This was the only point at which my life touched the lives of the soldiers in Iraq or the firefighters in New York. I came to realize that life lived to help others is the only one that matters and that it is my duty, in return for the lavish life God has devolved upon me, to help others He has placed in my path. This is my highest and best use as a human.

Faith is not believing that God can. It is knowing that God will.

By Ben Stein

My Grandmother



My grandmother, Louise, died on my daughter's 15th birthday. This amazing woman was born on Leap Day when President Taft was in office!  I have been so lucky to have her in my life that I can hardly imagine life without her.

When I was growing up in Austin, she lived two blocks away. She and my grandfather were my protectors, my guides, and my extra set of parents. Whenever I was in trouble, I went over there and stayed with them for a while. They never let me off the hook - always made me tell them what was wrong - but they supported me. When my family had moved all over the country and settled in Tennessee, I returned to Texas for college and lived with them for the first year (she made me do my own laundry and was furious that I left home not knowing how to do it). Whenever I was dating someone, they were the first people who got to meet her. (So it was very important that they met my wife when we were only dating...in fact, Grandmother phoned me and said, "I'd like her as a granddaughter-in-law!")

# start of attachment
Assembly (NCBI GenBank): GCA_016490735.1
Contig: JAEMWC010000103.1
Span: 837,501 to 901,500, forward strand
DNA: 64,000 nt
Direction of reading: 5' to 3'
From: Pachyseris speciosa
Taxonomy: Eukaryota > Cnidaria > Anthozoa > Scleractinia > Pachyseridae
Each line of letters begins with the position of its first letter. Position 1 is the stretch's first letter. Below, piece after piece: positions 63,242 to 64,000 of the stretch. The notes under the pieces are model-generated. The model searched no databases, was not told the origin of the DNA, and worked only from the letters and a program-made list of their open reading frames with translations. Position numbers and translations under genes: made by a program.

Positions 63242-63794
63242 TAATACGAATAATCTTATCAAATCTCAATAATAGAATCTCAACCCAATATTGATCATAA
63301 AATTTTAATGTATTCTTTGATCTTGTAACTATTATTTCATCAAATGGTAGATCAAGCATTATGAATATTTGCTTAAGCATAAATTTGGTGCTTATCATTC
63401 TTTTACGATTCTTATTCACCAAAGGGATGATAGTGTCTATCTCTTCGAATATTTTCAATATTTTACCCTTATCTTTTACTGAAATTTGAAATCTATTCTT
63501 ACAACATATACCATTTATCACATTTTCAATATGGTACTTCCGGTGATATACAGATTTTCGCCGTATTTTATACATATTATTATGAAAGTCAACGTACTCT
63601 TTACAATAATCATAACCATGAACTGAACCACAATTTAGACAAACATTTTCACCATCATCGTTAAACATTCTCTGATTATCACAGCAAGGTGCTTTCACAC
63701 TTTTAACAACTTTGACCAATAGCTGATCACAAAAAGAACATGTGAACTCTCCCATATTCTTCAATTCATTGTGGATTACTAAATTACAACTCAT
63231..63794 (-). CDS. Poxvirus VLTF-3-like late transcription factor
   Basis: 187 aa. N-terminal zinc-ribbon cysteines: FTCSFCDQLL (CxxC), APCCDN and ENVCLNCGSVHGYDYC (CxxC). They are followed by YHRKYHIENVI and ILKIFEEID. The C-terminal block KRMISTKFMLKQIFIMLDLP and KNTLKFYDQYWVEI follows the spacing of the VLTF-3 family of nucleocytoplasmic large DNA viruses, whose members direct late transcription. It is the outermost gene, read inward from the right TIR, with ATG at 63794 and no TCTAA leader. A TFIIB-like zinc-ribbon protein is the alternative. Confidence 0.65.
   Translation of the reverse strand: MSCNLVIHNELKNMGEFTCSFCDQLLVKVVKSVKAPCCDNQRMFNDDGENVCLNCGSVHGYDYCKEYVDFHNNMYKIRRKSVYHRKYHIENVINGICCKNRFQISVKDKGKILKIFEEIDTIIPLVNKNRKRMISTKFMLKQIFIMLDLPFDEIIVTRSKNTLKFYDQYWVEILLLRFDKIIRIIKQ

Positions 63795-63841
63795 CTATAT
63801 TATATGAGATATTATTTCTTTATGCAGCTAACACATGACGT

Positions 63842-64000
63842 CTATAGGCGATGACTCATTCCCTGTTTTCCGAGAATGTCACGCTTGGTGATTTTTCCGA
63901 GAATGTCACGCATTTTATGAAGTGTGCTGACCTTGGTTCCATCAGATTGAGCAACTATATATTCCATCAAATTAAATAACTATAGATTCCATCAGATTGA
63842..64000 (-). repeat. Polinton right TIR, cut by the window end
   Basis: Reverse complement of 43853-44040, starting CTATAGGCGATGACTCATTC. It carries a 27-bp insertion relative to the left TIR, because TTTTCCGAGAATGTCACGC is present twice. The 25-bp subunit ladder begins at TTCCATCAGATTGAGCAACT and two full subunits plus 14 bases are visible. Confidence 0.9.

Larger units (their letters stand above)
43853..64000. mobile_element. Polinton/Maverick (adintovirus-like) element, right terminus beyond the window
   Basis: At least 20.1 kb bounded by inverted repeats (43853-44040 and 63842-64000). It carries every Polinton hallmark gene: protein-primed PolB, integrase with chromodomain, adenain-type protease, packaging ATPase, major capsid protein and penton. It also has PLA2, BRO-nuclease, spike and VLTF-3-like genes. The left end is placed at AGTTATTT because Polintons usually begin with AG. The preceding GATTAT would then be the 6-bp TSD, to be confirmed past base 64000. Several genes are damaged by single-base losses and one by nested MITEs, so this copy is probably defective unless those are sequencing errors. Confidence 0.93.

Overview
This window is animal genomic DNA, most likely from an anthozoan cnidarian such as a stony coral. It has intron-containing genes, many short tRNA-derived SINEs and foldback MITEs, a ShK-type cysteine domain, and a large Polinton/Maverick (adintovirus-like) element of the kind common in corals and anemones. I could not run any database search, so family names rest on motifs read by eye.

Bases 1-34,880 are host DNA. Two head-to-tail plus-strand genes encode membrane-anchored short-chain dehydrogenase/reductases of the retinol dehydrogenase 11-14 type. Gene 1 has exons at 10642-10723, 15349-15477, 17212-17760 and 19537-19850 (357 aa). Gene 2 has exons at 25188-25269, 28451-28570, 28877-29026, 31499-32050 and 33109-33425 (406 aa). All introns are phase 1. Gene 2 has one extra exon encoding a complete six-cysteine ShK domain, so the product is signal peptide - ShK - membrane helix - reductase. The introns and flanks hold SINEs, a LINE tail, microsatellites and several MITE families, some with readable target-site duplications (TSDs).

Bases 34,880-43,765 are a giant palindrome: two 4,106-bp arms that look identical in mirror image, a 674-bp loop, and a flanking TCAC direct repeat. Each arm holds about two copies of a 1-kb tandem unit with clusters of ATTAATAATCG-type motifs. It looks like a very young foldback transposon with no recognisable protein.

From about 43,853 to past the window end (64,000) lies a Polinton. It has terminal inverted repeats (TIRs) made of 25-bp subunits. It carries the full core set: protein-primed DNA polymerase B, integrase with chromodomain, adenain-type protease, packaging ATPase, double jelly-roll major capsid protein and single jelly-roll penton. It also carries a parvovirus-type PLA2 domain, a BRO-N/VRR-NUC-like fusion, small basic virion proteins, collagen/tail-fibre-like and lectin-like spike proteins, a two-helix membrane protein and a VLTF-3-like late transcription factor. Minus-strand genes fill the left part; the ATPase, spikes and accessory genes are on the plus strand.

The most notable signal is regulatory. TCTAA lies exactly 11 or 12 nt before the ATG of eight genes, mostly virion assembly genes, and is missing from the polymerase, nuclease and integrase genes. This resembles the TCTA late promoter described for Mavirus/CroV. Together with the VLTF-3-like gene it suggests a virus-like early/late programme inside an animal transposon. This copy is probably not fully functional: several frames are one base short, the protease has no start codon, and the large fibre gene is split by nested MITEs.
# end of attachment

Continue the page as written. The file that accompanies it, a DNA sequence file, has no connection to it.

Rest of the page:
She lived without my Grandaddy for the past ten years. In that time, she learned to be more independent and live on her own. How she did that I have no idea - they were married for 62 years and they were full partners.

She always told the most amazing stories, and I never tired of hearing them. This is a good skill she had considering she was a librarian. I always hoped my story-telling skills were half as good as hers.